Parents Are Worried About Sending Children Back to School Too Soon
While parents recognize the mental health benefits of sending children back into the classroom, the looming risk of another wave of the pandemic is worrisome.
Dec 4, 2020
Childcare is hard on a blended schedule. The logistics are tricky for families with multiple children on different schedules as well.
For single parents, parents who work hourly wage jobs that generally cannot be remote, or for essential workers in transportation and medical fields, childcare during the pandemic has already been a challenge. Women are disproportionately affected.
With schools set to reopen with a combination of days in the classroom and days at home, the burden can make it impossible. For parents with multiple children the concern is that their in-classroom days or the parents' work schedules will not line up or childcare facilities may not be fully open on the days needed.
At least with a fully remote learning schedule, there was flexibility from colleagues, staff, and school districts. Most districts did not require live-teaching at certain times of day so single-parent and caregiver teachers were able to work around their other duties while keeping up with the curriculum and grading students' work. .
Being fully remote also meant teachers could gain better insight into students' individual home lives, how to work with parents and their schedules, students' learning preferences during the pandemic, and teach children important skills like time management and balance.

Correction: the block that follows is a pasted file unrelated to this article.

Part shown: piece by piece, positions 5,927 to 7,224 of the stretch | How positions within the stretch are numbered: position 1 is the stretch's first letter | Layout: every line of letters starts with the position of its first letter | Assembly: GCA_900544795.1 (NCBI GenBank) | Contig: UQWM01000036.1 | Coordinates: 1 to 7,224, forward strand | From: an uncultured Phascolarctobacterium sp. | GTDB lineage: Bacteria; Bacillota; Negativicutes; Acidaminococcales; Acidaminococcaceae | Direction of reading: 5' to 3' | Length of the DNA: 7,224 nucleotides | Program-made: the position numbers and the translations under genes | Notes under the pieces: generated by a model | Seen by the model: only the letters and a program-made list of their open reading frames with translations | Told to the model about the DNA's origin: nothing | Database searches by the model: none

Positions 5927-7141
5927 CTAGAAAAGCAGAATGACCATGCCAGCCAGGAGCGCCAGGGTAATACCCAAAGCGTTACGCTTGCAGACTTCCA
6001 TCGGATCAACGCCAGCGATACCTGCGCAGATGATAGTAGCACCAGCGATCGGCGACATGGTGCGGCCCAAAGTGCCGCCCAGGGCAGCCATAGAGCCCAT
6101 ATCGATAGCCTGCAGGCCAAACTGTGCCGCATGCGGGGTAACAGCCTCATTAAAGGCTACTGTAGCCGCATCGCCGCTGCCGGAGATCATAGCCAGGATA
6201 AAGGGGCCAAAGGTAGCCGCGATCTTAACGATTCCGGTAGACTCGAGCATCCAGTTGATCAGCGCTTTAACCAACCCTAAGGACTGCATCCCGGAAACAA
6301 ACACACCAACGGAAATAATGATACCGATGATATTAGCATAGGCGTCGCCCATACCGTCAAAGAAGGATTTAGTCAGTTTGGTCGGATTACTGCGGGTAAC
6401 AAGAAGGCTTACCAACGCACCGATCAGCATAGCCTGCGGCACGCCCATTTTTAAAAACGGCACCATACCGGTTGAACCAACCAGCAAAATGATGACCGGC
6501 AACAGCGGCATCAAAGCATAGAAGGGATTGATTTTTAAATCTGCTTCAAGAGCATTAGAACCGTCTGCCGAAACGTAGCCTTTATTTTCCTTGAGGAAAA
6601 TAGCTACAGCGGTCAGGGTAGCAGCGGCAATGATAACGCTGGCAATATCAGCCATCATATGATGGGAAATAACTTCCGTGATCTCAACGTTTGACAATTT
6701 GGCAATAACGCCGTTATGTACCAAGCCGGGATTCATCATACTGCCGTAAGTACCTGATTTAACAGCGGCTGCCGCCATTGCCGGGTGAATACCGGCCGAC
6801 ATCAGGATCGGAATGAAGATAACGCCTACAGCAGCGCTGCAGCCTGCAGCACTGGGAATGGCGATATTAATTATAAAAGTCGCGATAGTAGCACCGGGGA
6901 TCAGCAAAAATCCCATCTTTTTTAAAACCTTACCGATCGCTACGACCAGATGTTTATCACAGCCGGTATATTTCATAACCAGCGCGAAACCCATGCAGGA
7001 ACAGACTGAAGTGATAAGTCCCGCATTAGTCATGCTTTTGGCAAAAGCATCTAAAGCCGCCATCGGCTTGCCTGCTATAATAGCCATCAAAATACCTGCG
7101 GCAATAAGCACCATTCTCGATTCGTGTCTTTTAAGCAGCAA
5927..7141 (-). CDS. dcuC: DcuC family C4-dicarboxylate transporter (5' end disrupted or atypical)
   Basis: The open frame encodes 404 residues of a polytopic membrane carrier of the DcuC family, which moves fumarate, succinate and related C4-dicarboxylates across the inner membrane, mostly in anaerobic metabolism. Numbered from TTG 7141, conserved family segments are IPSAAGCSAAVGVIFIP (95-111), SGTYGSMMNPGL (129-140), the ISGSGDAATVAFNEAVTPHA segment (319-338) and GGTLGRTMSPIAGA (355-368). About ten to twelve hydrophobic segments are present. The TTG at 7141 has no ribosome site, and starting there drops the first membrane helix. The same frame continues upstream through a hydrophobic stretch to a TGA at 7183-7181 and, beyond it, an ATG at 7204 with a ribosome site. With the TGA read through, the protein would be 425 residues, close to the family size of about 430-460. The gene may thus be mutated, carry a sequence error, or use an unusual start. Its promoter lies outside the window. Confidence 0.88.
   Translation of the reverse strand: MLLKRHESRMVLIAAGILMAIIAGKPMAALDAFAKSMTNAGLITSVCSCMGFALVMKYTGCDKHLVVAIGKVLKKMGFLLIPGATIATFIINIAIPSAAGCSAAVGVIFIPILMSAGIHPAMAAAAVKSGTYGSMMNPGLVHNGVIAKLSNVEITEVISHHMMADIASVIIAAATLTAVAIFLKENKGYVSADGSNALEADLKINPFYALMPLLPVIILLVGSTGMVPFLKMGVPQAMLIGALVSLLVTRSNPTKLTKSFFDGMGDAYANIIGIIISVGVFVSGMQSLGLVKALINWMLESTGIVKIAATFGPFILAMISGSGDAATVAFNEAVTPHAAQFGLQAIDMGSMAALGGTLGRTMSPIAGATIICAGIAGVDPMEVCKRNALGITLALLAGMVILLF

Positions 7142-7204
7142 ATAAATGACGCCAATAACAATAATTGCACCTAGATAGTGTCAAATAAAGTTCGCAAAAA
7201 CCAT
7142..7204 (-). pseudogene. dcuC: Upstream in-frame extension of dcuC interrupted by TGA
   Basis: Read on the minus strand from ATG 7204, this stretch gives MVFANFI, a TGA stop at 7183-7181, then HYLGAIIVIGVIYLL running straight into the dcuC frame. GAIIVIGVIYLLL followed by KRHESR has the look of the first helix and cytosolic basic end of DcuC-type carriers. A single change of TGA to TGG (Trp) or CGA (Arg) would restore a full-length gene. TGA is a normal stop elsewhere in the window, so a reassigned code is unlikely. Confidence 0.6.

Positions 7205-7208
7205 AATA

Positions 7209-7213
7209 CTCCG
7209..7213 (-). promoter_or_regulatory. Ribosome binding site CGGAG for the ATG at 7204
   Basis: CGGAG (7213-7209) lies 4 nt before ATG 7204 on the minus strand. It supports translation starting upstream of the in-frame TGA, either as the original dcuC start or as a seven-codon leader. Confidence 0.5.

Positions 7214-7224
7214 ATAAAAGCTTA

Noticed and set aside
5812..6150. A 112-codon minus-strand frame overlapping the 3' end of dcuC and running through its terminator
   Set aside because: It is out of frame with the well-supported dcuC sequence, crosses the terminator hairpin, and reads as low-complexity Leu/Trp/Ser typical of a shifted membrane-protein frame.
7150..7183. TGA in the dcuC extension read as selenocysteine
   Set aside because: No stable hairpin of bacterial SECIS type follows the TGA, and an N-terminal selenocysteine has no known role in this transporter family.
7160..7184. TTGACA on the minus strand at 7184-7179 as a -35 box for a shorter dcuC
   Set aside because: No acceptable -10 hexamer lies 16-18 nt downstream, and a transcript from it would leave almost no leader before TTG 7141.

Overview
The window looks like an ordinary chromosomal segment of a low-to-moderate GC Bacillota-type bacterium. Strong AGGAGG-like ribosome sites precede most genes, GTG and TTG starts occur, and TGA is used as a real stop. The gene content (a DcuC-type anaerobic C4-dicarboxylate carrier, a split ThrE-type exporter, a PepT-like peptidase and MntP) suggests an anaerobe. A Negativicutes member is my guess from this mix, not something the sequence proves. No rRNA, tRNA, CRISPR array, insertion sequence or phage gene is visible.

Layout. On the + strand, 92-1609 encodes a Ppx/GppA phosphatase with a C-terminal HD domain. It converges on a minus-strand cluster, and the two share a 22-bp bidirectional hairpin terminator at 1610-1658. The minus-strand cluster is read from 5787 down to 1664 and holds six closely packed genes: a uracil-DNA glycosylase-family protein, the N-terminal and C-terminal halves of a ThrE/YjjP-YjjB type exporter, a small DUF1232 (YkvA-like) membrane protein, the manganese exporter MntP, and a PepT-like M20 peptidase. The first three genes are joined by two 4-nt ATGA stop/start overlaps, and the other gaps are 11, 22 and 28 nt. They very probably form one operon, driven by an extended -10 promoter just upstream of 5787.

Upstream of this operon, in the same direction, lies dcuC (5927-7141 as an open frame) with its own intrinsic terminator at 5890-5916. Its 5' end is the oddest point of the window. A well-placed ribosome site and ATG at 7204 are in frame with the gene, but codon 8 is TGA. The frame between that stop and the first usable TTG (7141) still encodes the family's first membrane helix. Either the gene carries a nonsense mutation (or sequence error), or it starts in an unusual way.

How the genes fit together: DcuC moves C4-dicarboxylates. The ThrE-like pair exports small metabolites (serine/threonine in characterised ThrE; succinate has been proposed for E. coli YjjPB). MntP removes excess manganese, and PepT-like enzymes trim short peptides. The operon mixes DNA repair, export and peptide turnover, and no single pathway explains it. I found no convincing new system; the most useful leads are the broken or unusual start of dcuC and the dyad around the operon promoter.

Beyond these reasons, there does not seem to be high interest or ability to adhere to a blended learning schedule. In New York City, which is set to go on this type of in-person and virtual mix for the fall, 390,000 public school students opted out of the blended learning model so they could learn remote full-time.
Logistics are messy, at best, when multiple children are in the same household and may be attending different schools. There is also the lack of transparency regarding health measures, air ventilation in older school buildings, and students having to deal with multiple teachers - one for in-person, one for virtual lessons. For younger students this can be jarring and difficult to get into a rhythm of learning.
This is hardest for hourly workers. Low income workers are already the most at risk and more affected by the virus.
For most low-wage workers, remote work is not possible. Their communities have borne a disproportional brunt during the pandemic and so it may seem like a good idea to send their children back into the classroom at first.
However many of them, often parents of color, have said they are scared about the consequences. These parents cannot afford to stay home and teach their children full-time like some, but sending them back into the classroom puts their health at risk as well.
A blended schedule combining both could be impossible to navigate depending on work schedules, multiple children whose days at home or in the classroom may not line up with siblings, and childcare.
Many have had elderly relatives move in to assist with childcare, but those people are being put at the highest risk if children are exposed to the virus in schools and bring it home.
For other low wage workers, sending children back to school too soon means exposing themselves as cafeteria staff, bus drivers, teachers' assistants, and janitorial staff.
These workers are largely not provided with proper protective gear and the lack of city or state measures in place regarding hygiene, cleaning schedules, special cleaning supplies, building ventilation, and social distancing in small spaces puts them at even more risk.
Despite stress of closures, most parents wary of rush to return to school buildings, polls show
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